“Tyson is our smallest little guy. He’s the youngest of four, and I’ve never figured out how so much personality fits inside such a little kid. Tyson was two years old, full of life, and always playing or running around constantly, except for the rare moments where he would wear himself out and find his mama to cuddle and take a nap. He loved playing with his older brother and two older sisters.
Halloween morning Tyson woke up early, crying that his tummy was hurting. My wife Lacey rubbed his tummy to comfort him and felt a hard lump in his stomach. We dropped the kids off at school and took him to the ER to have it checked. In the ER, they scanned him and then we waited for the results. Hours passed without an update. The big kids were getting home from school soon, so we decided to have Lacey go home to help get them ready for trick-or-treating. The doctors at the local ER didn’t seem to know what it was, so they said they were going to have Tyson transferred to a well-known children’s hospital nearby. At the new hospital, Tyson was given his own beautiful room. We played and laughed as I tried to make the best of a long day at the hospital, knowing at this point we were going to miss trick-or-treating with the family.
Doctor HaDuong then entered the room. Tyson and I had been sending pictures to Lacey and the energy in the room was playful, but I could sense a change as Dr. HaDuong introduced herself. The conversation was short. ‘I’m sorry to have to tell you, but Tyson has cancer.’ She proceeded to share they’ve looked at the scans and Tyson has a 6-inch tumor in his liver, and it didn’t look good. I’m sure so much more was said as she reassured me they would be doing everything they could to save Tyson, but in that moment my mind went black. The words disappeared and I can only remember the emotions. The doctor quickly left after sharing the bad news. I was alone most of that night. I didn’t share anything with Lacey for a while, because there was nothing we could do about the situation that night, and I didn’t want to ruin Halloween for the other kids. So I waited.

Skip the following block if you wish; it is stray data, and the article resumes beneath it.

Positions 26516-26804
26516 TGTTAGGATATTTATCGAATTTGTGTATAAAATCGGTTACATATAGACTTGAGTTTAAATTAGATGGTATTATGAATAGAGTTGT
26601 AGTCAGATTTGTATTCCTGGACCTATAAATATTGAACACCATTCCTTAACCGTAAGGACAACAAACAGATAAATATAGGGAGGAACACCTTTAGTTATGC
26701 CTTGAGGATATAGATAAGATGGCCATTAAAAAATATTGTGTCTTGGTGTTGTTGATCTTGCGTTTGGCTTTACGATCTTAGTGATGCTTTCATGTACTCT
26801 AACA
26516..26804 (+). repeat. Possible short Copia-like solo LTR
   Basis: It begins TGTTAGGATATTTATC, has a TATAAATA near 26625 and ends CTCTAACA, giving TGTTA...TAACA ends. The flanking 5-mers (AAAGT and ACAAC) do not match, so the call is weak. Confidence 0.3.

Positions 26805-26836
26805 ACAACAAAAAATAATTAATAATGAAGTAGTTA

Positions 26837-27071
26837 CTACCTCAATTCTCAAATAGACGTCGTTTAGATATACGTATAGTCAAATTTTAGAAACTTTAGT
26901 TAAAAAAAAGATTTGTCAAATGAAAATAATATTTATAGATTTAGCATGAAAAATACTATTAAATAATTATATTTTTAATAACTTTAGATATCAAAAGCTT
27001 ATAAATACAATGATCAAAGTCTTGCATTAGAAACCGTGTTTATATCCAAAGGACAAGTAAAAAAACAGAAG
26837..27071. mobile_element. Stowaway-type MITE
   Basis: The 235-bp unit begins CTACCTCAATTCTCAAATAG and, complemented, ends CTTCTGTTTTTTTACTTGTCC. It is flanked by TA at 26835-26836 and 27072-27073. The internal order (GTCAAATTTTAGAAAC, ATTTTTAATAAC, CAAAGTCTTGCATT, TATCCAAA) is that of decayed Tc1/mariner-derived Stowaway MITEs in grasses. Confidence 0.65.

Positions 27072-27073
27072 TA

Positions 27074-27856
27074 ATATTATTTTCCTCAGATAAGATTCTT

I remember the loneliness, the helplessness. I remember the intense fear. God, that bitter fear. Not a fear that makes you want to run away or fight, but a fear of loss. It’s a fear that makes time stop. Everything slows down as you instantly remember every special moment with your baby, and how much you loved them. You see every smile and happy moment as if every memory fit into one picture you can see all at once. In that moment, I was filled with so much love for our baby and the fear of losing him became unbearable. It filled my soul as Tyson rested in my arms, until it couldn’t fit inside me anymore and caused my body to shake. The weak, trembling hands and waterfall of tears all just released the emotional pressure inside as I lay alone next to Tyson. Later that night, I called Lacey and shared the news and tried to comfort her as she went through all the same emotions I had just experienced. That was the longest night of both of our lives, as Lacey and I were separated by distance, but together in our pain and cried together. Our entire lives changed that night.